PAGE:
In an embodiment, metadata-capable video player logic 112 interprets metadata such that when the user is watching video, a web link to some form of related content is always available. If the user selects the web link and views the web content, the player displays the video in a reduced size picture-in-picture form. Further description of the foregoing cue point types is provided in other sections of this disclosure.
Referring again to
At step 160, the video linking editor logic 110 creates and stores the cue point type and the associated metadata values in the metadata file that is associated with the video file. As shown in optional step 161, the type and values may be stored in one or more XML script(s) within one of the metadata files 126. However, XML is not required in all embodiments and the metadata files 126 may represent cue point names, types and metadata values in other forms that can be read by the metadata-capable video player logic 112 and used to control linking, branching, decisions, web interaction, and other content operations when cue points are reached.
Step 162 represents testing whether a user has requested to exit or discontinue using the video linking editor logic 110. If no exit request is received then control is transferred to step 156 or step 158 for the computer to await further user input relating to cue points. Alternatively the computer may perform an exit operation at step 164, for example, by closing the video file and metadata file.
As indicated in step 166, during all operations previously described for
As a result of the process of
In one embodiment of a playback process, at step 170 the computer initiates executing the metadata-capable video player logic 112. Initiating execution may occur in response to user input, or in response to an instruction from other hardware logic or computer processes. For example, a user, logic, or process may select and invoke one of the metadata files 126 or video files 122, and in computer 102 the files may be associated with the metadata-capable video player logic 112 as an application that is launched when the files are invoked.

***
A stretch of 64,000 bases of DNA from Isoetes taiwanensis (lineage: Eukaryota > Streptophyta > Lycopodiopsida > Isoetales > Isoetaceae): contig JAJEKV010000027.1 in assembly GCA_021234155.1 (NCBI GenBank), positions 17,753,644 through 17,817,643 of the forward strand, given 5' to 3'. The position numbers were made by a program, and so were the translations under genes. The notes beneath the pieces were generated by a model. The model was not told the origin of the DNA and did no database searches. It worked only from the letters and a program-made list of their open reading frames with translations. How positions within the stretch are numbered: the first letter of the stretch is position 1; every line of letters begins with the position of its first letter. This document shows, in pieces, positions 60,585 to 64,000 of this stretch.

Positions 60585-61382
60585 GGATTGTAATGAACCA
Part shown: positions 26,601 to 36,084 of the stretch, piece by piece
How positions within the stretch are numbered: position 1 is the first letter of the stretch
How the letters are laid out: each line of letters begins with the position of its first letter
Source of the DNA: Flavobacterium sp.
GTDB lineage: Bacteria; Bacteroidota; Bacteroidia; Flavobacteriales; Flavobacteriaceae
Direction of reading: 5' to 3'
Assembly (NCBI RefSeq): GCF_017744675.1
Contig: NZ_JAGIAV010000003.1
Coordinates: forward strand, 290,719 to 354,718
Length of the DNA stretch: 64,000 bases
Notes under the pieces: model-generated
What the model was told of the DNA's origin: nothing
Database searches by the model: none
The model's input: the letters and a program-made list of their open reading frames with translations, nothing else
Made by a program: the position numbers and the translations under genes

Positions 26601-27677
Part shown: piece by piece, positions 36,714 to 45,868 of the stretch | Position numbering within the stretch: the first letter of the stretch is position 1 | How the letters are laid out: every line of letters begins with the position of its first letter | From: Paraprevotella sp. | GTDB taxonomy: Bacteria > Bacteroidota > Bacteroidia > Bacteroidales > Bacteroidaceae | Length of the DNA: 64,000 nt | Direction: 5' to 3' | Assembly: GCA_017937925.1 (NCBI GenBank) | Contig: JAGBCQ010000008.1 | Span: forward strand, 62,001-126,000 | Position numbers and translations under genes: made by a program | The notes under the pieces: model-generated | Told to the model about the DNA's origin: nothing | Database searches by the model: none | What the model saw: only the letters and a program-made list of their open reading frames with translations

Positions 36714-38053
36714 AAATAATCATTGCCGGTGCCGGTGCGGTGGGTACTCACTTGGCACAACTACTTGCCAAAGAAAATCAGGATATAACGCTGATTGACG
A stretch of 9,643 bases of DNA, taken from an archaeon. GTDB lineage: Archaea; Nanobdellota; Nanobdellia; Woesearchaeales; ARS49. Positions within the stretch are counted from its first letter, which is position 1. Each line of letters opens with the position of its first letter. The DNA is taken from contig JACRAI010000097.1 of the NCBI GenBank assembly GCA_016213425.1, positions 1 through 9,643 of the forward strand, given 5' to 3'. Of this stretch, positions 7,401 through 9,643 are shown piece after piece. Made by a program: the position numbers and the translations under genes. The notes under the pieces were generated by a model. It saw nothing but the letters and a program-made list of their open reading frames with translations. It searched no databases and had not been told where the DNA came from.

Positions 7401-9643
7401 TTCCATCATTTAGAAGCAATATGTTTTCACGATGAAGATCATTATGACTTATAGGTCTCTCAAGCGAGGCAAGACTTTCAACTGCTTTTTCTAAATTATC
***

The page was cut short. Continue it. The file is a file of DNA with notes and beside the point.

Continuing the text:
Optionally, in step 172, the metadata-capable video player logic 112 locates any existing metadata files and displays a list of the metadata files. Each metadata file may be represented visually in the list using a still image or other graphics file that is referenced within the metadata file. Thus, the metadata-capable video player logic 112 may generate a display of thumbnail images, each image representing an associated metadata file. At step 174, the metadata-capable video player logic 112 receives user input selecting a metadata file from the list. For example, the graphic images may comprise selectable links and the user may select one of the images using a pointing device. Steps 172 and 174 are described as optional because a selection of a metadata file may be unnecessary if the metadata-capable video player logic 112 is invoked by a user or process launching one of the metadata files 126 rather than launching or invoking the metadata-capable video player logic independently.
In step 176, the selected metadata file is opened. Each of the metadata files 126 is configured to internally name or reference at least one of the video files 122. Therefore, the metadata-capable video player logic 112 reads the selected metadata file, identifies the referenced video file, and opens the referenced video file at step 178.